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Unraveling the SAE/AISI Index System for Carbon and Alloy Steels

July 27, 2016
SAE designations are four- and five-digit codes that identify the chemical composition of carbon and alloy steels.
Image courtesy of Thinkstock

For years, a four-digit AISI/SAE (American Iron and Steel Institute/Society of Automotive Engineers) index system identified certain grades of carbon and alloy steels according to standard chemical compositions. The AISI stopped issuing specifications back in the 1990s, and AISI grade designations have been renamed as SAE designations.

The SAE designations are four-digit codes that identify the chemical composition of carbon and alloy steels. But there are some alloy steels that carry a five-digit designation (such as 30XXX and 51XXX). The first digit identifies the major alloying agent(s), with 1 standing for carbon, 2 for nickel, 3 for nickel and chromium, 4 for molybdenum, 5 for chromium, 6 for chromium and vanadium, 8 for nickel, chromium, and molybdenum, and 9 for silicon and manganese steel.

The second digit of the series indicates the approximate concentration of the major alloying element in percentiles. And the last two digits indicate the carbon concentration (in 0.01% units). For example, 5130 designates a chromium steel with 1% of chromium and 0.3% of carbon.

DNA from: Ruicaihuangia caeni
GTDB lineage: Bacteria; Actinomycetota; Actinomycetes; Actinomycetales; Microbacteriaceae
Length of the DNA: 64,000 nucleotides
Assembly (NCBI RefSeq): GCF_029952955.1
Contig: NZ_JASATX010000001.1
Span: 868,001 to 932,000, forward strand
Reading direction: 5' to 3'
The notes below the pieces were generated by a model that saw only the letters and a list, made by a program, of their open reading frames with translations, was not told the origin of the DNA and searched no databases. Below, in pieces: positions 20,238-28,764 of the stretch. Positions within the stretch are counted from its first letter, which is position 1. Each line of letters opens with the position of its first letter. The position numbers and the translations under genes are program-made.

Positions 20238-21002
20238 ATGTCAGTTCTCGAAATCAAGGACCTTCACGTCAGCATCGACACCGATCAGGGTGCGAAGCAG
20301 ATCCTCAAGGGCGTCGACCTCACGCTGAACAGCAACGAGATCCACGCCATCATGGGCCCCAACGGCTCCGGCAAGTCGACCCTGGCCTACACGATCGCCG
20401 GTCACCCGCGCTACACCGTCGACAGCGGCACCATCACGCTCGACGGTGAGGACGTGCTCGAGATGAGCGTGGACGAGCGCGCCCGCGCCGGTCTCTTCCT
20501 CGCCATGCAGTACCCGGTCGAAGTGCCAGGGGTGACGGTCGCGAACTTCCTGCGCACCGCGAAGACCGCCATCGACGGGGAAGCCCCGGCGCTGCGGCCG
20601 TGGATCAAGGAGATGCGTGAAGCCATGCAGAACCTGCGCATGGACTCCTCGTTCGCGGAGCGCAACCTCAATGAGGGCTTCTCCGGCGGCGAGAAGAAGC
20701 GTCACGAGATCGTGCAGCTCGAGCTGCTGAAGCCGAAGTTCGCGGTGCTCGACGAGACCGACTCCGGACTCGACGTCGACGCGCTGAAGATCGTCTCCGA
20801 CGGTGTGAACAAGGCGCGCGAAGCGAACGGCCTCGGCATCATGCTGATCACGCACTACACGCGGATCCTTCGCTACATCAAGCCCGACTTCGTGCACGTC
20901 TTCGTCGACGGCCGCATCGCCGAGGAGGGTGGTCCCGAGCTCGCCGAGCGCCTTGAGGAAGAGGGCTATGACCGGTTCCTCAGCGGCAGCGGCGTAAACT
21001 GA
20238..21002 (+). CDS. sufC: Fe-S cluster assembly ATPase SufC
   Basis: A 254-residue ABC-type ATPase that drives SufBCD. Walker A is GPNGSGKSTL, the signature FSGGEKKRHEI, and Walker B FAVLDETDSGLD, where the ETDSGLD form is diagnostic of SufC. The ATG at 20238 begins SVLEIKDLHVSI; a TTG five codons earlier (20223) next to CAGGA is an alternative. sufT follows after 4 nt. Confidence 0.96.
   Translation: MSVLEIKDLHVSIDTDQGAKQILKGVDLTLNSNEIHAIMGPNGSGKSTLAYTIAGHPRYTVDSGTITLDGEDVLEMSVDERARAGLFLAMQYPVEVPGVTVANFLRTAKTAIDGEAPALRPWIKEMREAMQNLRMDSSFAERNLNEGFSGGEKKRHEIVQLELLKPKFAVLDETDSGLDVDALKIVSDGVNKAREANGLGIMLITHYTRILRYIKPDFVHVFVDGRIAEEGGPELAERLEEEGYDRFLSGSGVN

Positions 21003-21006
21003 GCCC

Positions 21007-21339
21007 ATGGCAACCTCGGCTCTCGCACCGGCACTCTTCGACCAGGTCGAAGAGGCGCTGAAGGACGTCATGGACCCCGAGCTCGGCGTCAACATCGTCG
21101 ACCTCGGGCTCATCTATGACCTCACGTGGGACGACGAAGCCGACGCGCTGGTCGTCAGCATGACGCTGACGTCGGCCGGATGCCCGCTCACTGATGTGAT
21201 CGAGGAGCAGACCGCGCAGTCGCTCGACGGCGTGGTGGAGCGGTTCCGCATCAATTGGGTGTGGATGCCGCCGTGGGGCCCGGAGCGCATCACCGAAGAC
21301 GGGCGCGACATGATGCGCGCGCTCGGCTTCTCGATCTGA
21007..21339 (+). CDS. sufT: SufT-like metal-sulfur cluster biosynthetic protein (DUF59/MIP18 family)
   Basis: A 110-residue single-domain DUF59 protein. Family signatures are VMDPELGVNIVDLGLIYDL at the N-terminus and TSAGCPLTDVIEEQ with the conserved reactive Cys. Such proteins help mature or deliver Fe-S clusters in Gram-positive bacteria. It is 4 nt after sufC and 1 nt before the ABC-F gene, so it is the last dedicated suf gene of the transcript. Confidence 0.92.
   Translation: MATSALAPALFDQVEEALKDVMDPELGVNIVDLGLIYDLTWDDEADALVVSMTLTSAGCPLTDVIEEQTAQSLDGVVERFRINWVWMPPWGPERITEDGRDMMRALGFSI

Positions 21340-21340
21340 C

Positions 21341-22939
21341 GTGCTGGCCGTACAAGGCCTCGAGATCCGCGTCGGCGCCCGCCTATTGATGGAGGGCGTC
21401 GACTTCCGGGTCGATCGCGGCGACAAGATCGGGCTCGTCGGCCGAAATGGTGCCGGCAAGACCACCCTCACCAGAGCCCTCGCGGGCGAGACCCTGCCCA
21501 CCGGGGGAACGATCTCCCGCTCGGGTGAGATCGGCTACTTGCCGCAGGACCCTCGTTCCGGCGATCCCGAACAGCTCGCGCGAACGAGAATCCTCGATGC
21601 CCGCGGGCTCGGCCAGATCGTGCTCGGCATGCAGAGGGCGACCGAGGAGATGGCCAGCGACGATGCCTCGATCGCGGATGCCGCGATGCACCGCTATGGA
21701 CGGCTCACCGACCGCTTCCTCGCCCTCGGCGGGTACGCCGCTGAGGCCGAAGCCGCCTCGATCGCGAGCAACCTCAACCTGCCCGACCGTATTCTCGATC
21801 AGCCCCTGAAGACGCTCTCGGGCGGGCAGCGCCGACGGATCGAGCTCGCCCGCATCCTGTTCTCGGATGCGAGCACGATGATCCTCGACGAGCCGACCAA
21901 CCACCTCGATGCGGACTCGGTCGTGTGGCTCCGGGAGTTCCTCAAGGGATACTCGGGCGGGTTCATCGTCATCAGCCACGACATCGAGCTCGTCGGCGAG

There can also be letters B or L between the second and third digits. “B” indicates that 0.0005% to 0.003% of boron was added for better hardenability. The “L” means 0.15% to 0.35% of lead was added for better machinability.
Here’s a look at some common carbon and alloy steel designations:

1XXX: Carbon steels

10XX: Plain carbon

11XX: Free machining, resulphurized (screw stock)

12XX: Free machining, resulphurized, resphosphorized

13XX: Manganese steels

15XX: High manganese carburizing steels

2XXX: Nickel steels

23XX: 3.5% nickel

25XX: 5.0% nickel

3XXX: Nickel-chromium steels

31XX: 1.25% nickel, 0.60% chromium

32XX: 1.75% nickel, 1% chromium

33XX: 3.5% nickel, 1.5% chromium

30XXX: Corrosion and heat resisting steels

4XXX: Molybdenum steels

40XX: Carbon-molybdenum

41XX: Chromium-molybdenum

43XX: Chromium-nickel-molybdenum

45XX and 48XX: Nickel-molybdenum

5XXX: Chromium steels

51XX: Low chromium

52XXX: Medium chromium

51XXX: Corrosion and heat resisting

6XXX: Chromium-vanadium steels

61XX: Chromium 1.0%

72XX: Tungsten-chromium steels

81XX, 86XX, 87XX: Nickel-chromium-molybdenum

92XX: Manganese-silicon

93XX: Nickel-chromium-molybdenum

94XX: Manganese- nickel-chromium-molybdenum

97XX and 98XX: Nickel-chromium-molybdenum

XXBXX: Minimum of 0.0005% boron

XXLXX: Minimum of 0.15% lead

David Zimmermann is president of Pivot Point Inc., Hustiford, Wis.

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